The preliminary results of the land tenure inventory provided by the State Party show that a high percentage of lands within the property has either been sold or leased to private owners. The confirmation from the State Party that no further national lands have been sold or leased since 2009 when the property was inscribed on the List of World Heritage in Danger is noted.  It is recommended that the Committee reiterate its request that the State Party develop a legal instrument that would guarantee permanent cessation of the sale and lease of lands throughout the property. More importantly, strict regulations need to be in place to ensure development on the privately owned or leased lands will be sustainable and commensurate the property’s Outstanding Universal Value (OUV). Conservation of existing mangrove areas within the property is crucial for the preservation of the overall health of the property’s ecosystems. Conservation of the mangrove cover and the exclusion of the property from any oil exploration and exploitation are considered key indicators that will need to be achieved in order to move towards the removal of the property from the List of World Heritage in Danger.

It is noted that a revision of EIAs regulations is currently ongoing. Strengthening of regulations and enhancing capacity for their implementation and enforcement is essential and together with the adoption of the Living Aquatic Resources Bill, Mangrove Regulations and Integrated Coastal Zone Management Plan, should provide a basis for ensuring that private housing and tourism-related development within the property is strictly regulated and does not threaten its OUV including the conditions of integrity.

It is recommended that the Committee retain the property on the List of World Heritage in Danger and adopt the Desired state of conservation for the removal of the property from the List of World Heritage in Danger.

Decision Adopted: 39 COM 7A.18

The World Heritage Committee,

  1. Having examined Document WHC-15/39.COM/7A.Add,
  2. Recalling Decision 38 COM 7A.31, adopted at its 38th session (Doha, 2014),
  3. Welcomes the activities reported by the State Party towards the implementation of the corrective measures, but notes with concern that key legal instruments, including the Integrated Coastal Zone Management Plan, the Living Aquatic Resources Bill and the Mangrove Regulations, have not yet been finalized and approved;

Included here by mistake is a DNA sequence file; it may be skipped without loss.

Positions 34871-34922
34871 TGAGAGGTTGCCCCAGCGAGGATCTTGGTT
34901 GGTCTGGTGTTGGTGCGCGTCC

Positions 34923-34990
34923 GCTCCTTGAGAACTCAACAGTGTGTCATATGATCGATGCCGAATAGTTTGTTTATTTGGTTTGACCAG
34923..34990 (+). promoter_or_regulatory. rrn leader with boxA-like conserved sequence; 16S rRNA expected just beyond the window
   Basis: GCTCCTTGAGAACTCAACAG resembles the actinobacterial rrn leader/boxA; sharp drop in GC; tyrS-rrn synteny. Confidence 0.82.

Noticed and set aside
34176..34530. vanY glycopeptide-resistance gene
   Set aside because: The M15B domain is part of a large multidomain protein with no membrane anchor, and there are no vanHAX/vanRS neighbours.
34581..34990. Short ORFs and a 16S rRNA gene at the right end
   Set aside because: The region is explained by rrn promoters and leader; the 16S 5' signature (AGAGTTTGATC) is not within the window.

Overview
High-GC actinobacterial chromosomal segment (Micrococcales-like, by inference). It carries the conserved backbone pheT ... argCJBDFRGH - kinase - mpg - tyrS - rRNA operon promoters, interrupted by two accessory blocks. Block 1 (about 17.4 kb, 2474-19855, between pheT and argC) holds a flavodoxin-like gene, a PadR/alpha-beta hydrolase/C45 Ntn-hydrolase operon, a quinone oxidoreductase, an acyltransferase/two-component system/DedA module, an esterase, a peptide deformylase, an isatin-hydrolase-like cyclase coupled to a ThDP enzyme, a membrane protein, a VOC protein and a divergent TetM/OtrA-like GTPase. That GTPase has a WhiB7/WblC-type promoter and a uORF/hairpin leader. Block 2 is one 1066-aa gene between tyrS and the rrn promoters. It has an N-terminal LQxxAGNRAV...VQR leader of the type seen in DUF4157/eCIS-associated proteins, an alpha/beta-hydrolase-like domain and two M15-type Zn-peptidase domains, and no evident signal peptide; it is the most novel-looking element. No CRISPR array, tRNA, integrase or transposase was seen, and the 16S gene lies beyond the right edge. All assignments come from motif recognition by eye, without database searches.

4. Also welcomes the information provided by the State Party that no oil concession is currently overlapping the property, as well as its commitment to develop a suitable legal arrangement that would address the Committee requests regarding the elimination of all oil concession in and around the property, and urges the State Party to develop such a legal arrangement as a matter of priority;
  5. Notes that a land tenure inventory is currently ongoing, including within the property, and reiterates its request to the State Party to establish, as a matter of priority, a legal instrument that would guarantee permanent cessation of the sale and lease of lands throughout the property and a clear definition and strict control of development rights on existing private and leased lands;
  6. Further welcomes the constructive cooperation between the State Party and stakeholders and adopts the Desired state of conservation for the removal of the property from the List of World Heritage in Danger (DSOCR) they proposed (see Document WHC-15/39.COM/7A.Add, Table 1), as well as its indicators, methods of verification and timeframe, and also urges the State Party to work closely together with the World Heritage Centre and IUCN for their succesful implementation;
  7. Requests the State Party to submit to the World Heritage Centre, by 1 February 2016, an updated report, including a 1-page executive summary, on the state of conservation of the property and the implementation of the above, for examination by the World Heritage Committee at its 40th session in 2016;
  8. Decides to retain the Belize Barrier Reef Reserve System (Belize) on the List of World Heritage in Danger.

Decision Adopted: 39 COM 8C.2

The World Heritage Committee,

  1. Having examined the state of conservation reports of properties inscribed on the List of World Heritage in Danger (WHC-15/39.COM/7A and WHC-15/39.COM/7A.Add),
  2. Decides to retain the following properties on the List of World Heritage in Danger: